WASHINGTON (CN) - The Environmental Protection Agency plans to update performance standards for residential wood heaters, to include heater enhancements.
Under the Clean Air Act, the EPA periodically reviews performance standards for residential wood heaters.
A number of stakeholders urged the EPA to conduct a review of those performance standards, which led to a proposed rule
issued this week.
The agency found the current standards should be revised "to capture the improvements in performance of such units" and to expand the standards to include other wood-burning devices that heat homes.
Among other things, the proposed changes would deal with reducing carbon monoxide and other toxic emissions.
"These revisions will help reduce the health impacts of fine particle pollution, of which wood smoke is a contributing factor in many areas," the agency wrote.
"Residential wood smoke contains fine particles with an aerodynamic diameter of 2.5 micrometers or less, carbon monoxide, toxic air pollutants (e.g., benzene and formaldehyde), and climate-forcing emissions (e.g., methane and black carbon)," it continued.
The agency noted that older adults, children, and people with heart and lung diseases are at particular risk for exposure to such emissions.
"Each year, smoke from wood heaters contributes hundreds of thousands of tons of fine particles throughout the country--mostly during the winter months," the agency wrote. "Nationally, residential wood combustion accounts for 44 percent of total stationary and mobile polycyclic organic matter emissions, nearly 25 percent of all area source air toxics cancer risks, and 15 percent of noncancer respiratory effects," it continued.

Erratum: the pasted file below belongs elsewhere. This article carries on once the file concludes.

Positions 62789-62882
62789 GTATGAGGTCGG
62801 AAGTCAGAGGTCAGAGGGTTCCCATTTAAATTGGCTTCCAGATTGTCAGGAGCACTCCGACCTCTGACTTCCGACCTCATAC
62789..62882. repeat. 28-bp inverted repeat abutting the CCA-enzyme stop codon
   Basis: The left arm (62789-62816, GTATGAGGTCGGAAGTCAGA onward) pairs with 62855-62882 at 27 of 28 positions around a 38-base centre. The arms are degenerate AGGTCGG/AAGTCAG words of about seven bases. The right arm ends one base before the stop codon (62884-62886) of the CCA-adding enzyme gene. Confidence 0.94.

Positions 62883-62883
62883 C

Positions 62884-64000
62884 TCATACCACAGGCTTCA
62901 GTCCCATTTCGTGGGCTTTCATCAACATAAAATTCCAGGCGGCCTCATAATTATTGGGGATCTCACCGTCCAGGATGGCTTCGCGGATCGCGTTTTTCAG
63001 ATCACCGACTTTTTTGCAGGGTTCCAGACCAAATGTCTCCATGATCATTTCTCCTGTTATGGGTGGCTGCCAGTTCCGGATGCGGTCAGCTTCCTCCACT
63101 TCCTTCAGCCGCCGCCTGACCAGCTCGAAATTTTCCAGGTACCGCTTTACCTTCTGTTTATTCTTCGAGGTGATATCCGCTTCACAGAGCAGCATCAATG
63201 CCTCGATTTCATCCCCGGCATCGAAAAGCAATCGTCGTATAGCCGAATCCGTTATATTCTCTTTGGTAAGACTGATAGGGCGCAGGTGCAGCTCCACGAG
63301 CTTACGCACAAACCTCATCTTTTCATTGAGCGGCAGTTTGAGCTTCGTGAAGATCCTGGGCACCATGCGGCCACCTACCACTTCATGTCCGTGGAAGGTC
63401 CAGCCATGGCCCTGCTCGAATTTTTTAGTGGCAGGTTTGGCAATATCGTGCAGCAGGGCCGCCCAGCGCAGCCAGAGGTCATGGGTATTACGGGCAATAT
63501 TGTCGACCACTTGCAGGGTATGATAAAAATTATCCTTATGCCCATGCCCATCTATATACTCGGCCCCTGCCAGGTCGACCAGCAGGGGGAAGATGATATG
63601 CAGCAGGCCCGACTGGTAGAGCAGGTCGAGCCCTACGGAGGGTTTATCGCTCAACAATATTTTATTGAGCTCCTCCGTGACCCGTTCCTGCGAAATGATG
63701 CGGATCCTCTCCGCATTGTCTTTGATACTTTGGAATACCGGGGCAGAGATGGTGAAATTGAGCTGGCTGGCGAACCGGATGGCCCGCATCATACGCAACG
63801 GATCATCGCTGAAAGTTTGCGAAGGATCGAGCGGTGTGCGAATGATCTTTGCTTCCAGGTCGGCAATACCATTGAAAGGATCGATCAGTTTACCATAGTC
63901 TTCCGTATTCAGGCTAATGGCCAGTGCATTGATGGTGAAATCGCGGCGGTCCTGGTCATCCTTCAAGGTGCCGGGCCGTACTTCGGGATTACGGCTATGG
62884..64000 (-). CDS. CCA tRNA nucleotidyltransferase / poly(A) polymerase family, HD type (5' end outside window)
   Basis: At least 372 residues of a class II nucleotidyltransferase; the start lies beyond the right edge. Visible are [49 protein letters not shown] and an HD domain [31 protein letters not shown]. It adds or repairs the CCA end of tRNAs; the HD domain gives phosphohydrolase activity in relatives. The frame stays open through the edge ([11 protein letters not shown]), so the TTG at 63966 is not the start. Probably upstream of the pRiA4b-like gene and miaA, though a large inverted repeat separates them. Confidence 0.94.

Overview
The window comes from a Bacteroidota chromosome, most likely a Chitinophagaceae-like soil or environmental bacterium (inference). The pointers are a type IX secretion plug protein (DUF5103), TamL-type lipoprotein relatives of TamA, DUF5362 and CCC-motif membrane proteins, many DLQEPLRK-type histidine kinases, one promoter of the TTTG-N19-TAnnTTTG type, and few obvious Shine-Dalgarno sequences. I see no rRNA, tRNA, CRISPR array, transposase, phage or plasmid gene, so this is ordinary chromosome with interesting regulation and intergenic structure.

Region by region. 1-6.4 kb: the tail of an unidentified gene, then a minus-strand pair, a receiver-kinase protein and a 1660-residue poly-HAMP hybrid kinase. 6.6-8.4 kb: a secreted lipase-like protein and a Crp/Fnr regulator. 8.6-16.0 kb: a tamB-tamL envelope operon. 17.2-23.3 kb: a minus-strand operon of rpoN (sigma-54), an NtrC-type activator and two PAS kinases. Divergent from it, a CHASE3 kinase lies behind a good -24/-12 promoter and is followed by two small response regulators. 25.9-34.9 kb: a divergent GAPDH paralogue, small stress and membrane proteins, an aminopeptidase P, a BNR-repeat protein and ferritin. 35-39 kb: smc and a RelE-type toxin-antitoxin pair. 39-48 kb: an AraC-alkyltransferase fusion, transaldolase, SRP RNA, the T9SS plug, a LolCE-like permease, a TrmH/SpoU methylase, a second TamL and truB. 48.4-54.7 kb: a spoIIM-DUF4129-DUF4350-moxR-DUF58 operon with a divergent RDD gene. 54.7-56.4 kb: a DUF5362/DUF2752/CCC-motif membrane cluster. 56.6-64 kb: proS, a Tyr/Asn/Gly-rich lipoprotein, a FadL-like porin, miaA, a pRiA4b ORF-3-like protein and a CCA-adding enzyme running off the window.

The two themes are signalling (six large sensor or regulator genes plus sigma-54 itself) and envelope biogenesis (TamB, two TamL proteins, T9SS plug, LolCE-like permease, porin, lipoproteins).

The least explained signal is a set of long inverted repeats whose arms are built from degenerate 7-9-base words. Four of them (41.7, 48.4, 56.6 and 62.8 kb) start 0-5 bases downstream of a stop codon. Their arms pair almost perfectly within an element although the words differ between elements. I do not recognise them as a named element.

In some places, such as Sacramento, Calif. and Tacoma, Wash., burning wood contributes to more than half of daily fine particle emissions in the winter, the agency found.
Under current regulations, performance standards for wood heaters apply to heaters made after 1988, and under the new rule, new heaters will have to meet updated emission standards after their certification expires.
The original regulation focused on "adjustable burn rate" wood heaters, and the agency proposed expanding the regulation to include other wood and pellet heaters.
The agency also proposed updating its approach to compliance and certification with the new emission standards.
A public hearing on the proposal will be held on Feb. 26 at the EPA's New Englad Regional Office in Boston. Comments on the proposal are due by May 5.